Sunday, March 18, 2012

Y Tu Mama Tambien

The introduction to protagonists Tenoch (Diego Luna) and Julio (Gael Garcia Bernal) has them doing the very thing they constantly crave: sex. (They're teenagers. What do you expect?)  The rest of Alfonso Cuaron's enticing film shows the two trying to find themselves.

Tenoch and Julio, both temporarily free from their girlfriends for the summer, strive to do something memorable. But what exactly? Drugs? They do those on occasion already. Parties? Same. A trip? There's a thought.

Enter Luisa (Maribel Verdu), the wife of Tenoch's cousin. Think of her as a much sadder Mrs. Robinson. She is an independent woman but she doesn't (or doesn't want to) grasp it. She feels more comfortable when in the presence of a man. The reverse could be applied to both Tenoch and Julio.

Throughout their trek, secrets are revealed, those one would take to their grave. Cuaron's script ensures that the reactions to these revelations are honest, not overdone. Same could be said for the sex scenes. Cuaron makes sure that those scenes have a sense of meaning rather than being pornographic or mechanical.

Y Tu Mama Tambien is a very captivating film, much in the same sense as Almodovar's Talk to Her and Bertolucci's Last Tango in Paris. All three films focus on the characters' burning desires for others and how they use it to escape reality. It may be in Spanish, but nothing gets lost in translation here.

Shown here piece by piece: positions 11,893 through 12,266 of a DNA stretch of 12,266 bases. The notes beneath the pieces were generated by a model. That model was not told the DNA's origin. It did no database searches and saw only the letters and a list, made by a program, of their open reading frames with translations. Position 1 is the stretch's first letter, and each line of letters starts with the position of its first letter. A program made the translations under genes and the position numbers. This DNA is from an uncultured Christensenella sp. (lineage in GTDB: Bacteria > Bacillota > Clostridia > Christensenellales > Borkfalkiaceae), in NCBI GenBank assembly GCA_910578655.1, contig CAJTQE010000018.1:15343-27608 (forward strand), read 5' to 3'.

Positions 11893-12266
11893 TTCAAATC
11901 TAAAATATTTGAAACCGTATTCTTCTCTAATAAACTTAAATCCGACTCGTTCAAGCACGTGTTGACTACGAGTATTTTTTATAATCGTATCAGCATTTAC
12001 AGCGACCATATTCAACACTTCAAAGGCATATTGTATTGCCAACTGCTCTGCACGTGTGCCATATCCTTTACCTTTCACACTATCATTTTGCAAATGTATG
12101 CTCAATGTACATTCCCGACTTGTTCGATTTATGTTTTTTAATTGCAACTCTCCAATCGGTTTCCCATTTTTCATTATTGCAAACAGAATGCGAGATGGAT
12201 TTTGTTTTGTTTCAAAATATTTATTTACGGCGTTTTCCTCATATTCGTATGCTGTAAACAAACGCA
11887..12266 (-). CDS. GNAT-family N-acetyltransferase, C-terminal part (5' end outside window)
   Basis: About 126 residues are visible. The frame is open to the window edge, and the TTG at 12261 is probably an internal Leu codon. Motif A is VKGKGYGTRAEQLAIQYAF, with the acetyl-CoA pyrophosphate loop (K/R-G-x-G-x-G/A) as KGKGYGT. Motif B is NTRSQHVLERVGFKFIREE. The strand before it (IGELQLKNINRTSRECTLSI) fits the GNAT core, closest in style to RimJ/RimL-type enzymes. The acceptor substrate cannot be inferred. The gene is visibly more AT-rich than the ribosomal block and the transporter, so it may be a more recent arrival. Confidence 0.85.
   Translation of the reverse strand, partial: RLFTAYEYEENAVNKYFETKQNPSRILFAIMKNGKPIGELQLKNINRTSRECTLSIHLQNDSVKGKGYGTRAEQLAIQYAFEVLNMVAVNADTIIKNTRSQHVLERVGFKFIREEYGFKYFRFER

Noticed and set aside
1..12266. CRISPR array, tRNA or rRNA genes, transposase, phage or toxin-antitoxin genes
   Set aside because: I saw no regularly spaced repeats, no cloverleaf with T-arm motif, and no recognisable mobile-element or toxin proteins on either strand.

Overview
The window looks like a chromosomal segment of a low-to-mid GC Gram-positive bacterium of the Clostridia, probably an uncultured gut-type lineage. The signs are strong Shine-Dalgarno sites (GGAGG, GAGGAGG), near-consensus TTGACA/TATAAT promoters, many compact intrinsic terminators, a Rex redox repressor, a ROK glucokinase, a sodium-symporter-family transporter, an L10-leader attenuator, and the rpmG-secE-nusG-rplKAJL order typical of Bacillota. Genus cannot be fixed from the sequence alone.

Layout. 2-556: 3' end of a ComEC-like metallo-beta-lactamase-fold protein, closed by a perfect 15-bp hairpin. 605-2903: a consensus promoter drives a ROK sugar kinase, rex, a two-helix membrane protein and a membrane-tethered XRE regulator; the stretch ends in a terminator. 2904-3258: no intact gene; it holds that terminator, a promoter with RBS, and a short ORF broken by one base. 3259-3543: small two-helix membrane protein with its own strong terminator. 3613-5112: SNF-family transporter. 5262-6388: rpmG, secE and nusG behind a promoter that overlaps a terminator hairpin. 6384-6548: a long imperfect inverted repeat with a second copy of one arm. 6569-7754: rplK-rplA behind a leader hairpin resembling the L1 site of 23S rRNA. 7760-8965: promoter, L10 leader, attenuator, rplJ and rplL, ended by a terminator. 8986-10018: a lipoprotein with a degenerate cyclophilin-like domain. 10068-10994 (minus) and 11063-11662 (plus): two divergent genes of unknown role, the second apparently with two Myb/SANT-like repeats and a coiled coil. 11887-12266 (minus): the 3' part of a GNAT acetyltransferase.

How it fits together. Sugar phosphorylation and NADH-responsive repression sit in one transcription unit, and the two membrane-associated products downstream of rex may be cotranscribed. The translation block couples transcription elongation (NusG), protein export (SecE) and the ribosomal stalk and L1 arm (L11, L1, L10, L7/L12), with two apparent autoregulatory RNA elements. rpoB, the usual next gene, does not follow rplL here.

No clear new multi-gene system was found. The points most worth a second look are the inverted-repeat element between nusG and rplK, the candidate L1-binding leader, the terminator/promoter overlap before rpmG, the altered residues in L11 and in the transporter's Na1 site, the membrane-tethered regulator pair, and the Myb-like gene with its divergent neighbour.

My Rating: *****


  1. 5 stars! That's interesting. I gave it four. It is a really great film. I haven't seen it in a long while though. Interesting that you compare it to Almodovar's TALK TO HER. I think Almodovar and Cuaron are similar directors, though I haven't seen much of either.

  2. I've rarely seen other movies that depict characters and lifestyles as real as this. They didn't go through any extra effort to depict Mexico as a place of criminal or as nature's paradise, which is done much too often.

  3. This sounds interesting, I like it, plus the actors are great! *adding Y tu mama tambien to the To See list*

  4. Love this flick. Your comparisons to Talk to Her and Last Tango are spot on. It's pretty rare that I fully embrace narration, let along a third-person narration, but what Cuaron does with it here is wholly essential to the film


Comments are appreciated. More so if they are appropriate.